Task force proposes measures for cutting emissions
By Eric Heinz
A Denver task force has created a series of recommendations for existing commercial and multifamily residential buildings to significantly reduce their greenhouse gas emissions over the next two decades.
Members of the Energize Denver Task Force said Thursday that the recommendations — which include using electric appliances — could cut 49% of the city’s annual emissions.
The task force stated in its recommendations that commercial and multifamily buildings are the largest contributors of greenhouse gas emissions in Denver and reducing their emissions by 80% would bring the city’s buildings closer to “net-zero” energy by 2040.
But the task force is trying to set some deadlines sooner, some by 2025 to 2030, to have larger buildings reduce their energy usage and change to reusable energy sources.
“While this doesn’t achieve the task force goal, it achieves as much as the task force feels is reasonable and achievable for building owners and managers in Denver,” the report stated. “The city should continue to investigate how to close the gap.”
Councilman Jolon Clark, who is part of the task force, said the city’s office of Climate Action, Sustainability and Resiliency will now use the recommendations from the task force to draft the rules, some of which would eventually need to be sent to the full City Council for consideration.
“I am hoping that we may see some of that work its way toward (the City Council) by the end of the year,” Clark told BusinessDen.
Denver’s definition of a net-zero energy building is one that is “highly” energy-efficient, powered by renewable electricity and provides energy to the grid, such as with solar panels. But even with the recommendations the task force published, Denver won’t reach the desired levels of greenhouse gas emissions, members said.
Proposed new buildings would have to follow the standards of the recommendations as well. The task force worked from January through August to develop the recommendations in the report.
The first recommendation is for the city to come up with a method that would reduce overall energy use of multifamily and commercial buildings and incentivize them to install appliances that would not use fossil fuels. Solar panels, for example, that are on the building would be credited toward that goal.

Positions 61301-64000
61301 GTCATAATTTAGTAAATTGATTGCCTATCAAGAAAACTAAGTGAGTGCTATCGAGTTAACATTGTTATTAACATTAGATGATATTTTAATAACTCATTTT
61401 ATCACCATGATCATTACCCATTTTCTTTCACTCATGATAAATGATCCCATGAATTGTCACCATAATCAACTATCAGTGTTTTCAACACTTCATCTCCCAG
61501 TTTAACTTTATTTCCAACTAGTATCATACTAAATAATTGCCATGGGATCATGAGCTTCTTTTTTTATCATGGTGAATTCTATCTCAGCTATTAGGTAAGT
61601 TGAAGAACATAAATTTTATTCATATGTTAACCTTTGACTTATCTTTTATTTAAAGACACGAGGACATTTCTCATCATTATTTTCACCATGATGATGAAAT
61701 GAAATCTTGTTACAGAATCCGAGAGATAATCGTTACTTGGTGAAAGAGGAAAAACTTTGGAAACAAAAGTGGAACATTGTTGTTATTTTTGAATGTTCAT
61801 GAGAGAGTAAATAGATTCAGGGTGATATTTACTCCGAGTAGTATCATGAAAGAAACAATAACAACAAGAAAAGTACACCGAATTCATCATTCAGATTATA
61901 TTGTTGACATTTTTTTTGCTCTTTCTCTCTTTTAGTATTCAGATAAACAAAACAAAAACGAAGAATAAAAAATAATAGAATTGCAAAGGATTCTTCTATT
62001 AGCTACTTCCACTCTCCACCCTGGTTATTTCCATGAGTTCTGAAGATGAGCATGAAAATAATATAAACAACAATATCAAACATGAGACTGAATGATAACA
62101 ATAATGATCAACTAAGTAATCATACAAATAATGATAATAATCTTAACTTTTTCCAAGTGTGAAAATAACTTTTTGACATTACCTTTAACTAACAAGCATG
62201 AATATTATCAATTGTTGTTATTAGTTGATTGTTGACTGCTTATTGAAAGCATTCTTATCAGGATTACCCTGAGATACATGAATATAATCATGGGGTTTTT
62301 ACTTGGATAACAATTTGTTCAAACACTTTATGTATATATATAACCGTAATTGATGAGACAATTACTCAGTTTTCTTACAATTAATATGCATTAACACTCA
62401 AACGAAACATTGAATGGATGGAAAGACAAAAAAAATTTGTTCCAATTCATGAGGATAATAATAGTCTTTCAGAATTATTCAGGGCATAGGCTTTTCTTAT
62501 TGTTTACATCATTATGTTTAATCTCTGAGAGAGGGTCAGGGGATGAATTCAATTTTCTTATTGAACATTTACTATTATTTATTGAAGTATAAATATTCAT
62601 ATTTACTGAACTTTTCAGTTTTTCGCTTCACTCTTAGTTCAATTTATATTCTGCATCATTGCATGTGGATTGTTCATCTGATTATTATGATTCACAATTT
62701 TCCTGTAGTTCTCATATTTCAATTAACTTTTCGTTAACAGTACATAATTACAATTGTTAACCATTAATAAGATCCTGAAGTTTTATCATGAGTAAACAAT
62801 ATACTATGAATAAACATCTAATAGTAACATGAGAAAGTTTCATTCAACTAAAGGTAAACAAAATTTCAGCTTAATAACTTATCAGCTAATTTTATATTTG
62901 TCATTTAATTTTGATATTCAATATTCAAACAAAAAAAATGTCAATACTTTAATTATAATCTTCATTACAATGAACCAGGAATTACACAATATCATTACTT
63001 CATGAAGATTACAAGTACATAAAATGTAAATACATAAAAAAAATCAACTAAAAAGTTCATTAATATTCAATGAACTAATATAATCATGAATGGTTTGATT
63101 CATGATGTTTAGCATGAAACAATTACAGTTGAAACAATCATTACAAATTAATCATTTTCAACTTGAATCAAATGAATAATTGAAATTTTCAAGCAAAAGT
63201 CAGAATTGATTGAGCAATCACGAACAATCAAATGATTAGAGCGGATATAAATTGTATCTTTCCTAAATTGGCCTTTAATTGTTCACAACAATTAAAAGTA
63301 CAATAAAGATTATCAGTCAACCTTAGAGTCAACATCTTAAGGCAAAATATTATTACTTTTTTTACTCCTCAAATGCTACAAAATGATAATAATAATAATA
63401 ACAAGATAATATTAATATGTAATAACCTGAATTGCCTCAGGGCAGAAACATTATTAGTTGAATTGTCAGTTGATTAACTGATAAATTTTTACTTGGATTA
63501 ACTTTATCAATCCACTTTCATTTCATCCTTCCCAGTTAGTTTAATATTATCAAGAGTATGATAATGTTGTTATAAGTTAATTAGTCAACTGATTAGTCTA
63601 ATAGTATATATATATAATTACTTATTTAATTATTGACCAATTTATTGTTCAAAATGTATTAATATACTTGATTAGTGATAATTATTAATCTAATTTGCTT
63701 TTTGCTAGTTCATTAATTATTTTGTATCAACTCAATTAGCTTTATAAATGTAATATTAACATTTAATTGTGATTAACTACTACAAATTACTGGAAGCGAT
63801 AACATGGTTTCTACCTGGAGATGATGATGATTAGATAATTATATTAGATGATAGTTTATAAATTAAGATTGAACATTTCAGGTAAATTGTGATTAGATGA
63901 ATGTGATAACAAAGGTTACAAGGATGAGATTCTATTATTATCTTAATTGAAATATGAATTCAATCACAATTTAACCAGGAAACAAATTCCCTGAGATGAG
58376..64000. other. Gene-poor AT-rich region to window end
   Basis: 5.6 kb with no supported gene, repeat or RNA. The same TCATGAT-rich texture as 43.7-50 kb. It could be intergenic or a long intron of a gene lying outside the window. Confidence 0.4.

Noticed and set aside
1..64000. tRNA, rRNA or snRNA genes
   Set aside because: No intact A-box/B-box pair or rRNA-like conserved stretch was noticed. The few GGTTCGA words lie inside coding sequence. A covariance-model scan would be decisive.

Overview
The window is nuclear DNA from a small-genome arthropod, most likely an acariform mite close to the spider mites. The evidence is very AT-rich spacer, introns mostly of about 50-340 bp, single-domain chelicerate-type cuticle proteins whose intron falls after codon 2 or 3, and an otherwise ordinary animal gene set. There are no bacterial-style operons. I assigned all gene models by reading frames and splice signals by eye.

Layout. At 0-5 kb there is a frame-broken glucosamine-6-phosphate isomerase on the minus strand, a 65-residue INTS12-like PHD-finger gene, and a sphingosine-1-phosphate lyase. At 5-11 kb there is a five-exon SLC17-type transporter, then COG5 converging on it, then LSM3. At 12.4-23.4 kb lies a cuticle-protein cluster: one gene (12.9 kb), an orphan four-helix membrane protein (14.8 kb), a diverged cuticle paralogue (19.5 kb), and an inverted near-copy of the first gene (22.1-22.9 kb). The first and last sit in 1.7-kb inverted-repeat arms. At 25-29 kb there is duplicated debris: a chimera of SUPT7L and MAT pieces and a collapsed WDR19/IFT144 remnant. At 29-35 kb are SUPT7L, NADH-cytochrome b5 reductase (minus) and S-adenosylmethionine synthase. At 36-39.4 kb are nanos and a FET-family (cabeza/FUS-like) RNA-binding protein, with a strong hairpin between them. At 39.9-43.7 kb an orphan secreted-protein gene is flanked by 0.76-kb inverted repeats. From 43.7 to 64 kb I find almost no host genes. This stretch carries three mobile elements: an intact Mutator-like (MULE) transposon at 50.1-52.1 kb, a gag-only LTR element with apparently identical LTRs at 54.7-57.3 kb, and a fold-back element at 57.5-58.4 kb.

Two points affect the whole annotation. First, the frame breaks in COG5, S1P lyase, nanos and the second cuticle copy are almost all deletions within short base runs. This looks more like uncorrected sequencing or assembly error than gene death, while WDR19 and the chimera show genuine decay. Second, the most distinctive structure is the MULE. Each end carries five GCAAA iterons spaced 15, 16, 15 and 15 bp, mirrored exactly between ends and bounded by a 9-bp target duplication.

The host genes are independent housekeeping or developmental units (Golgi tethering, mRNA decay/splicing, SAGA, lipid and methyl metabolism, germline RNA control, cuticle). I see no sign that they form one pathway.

The second recommendation is to use a phased approach to changing water and space heating devices that use fossil fuels to electric appliances by 2030 in multifamily residences and commercial buildings, but the first phase would begin in 2025.
The recommendation is also for the city to offer incentives for owners to do cost analyses for replacements, make permitting processes for replacements easier and to require heat pumps when necessary.
For buildings where owners don’t control what energy system is used because that decision has been left to the tenants, such as retail buildings and warehouses, task force members said city staff should investigate whether an exemption is needed.
The third recommendation is to provide other incentives that help building owners achieve their goals in reducing their greenhouse gas emissions.
Buildings more than 5,000 square feet and less than 25,000 square feet would be able to substitute certain changes to meet their energy efficiency goals, such as installing LED lighting and solar panels.
For buildings larger than 25,000 square feet, the task force said the city’s Climate Action, Sustainability and Resiliency office will develop certain extensions or alterations for meeting those deadlines, such as for manufacturers.
Buildings more than 100,000 square feet can also come into compliance under different options, so long as they reduce their total energy output.
Buildings that have difficulty coming into compliance could receive help from the city, task force members said, as there are recommendations to keep the costs low for upgrading certain properties so they don’t burden owners or tenants.
“The buildings that are not in compliance are typically those that need a lot more support,” said Stephen Shepard, executive vice president of the Denver Metro Building Owners and Managers Association and a task force member. “We want more opportunity for the city to get the plan in place instead of creating this (enforcement) system, and obviously … the city will have some opportunity to create some ramifications.”
According to Denver code, all buildings larger than 25,000 square feet must report their energy performance. All eligible buildings would have to comply with reporting by 2030.
The city’s benchmarking ordinance has seen greater than 90% compliance every year since 2016, but Denver is still not on track to reach its emission reduction goals, according to the task force.
A sales tax approved by voters to help Denver reach its climate goals equitably has up to $40 million in funding each year for the Climate Protection Fund.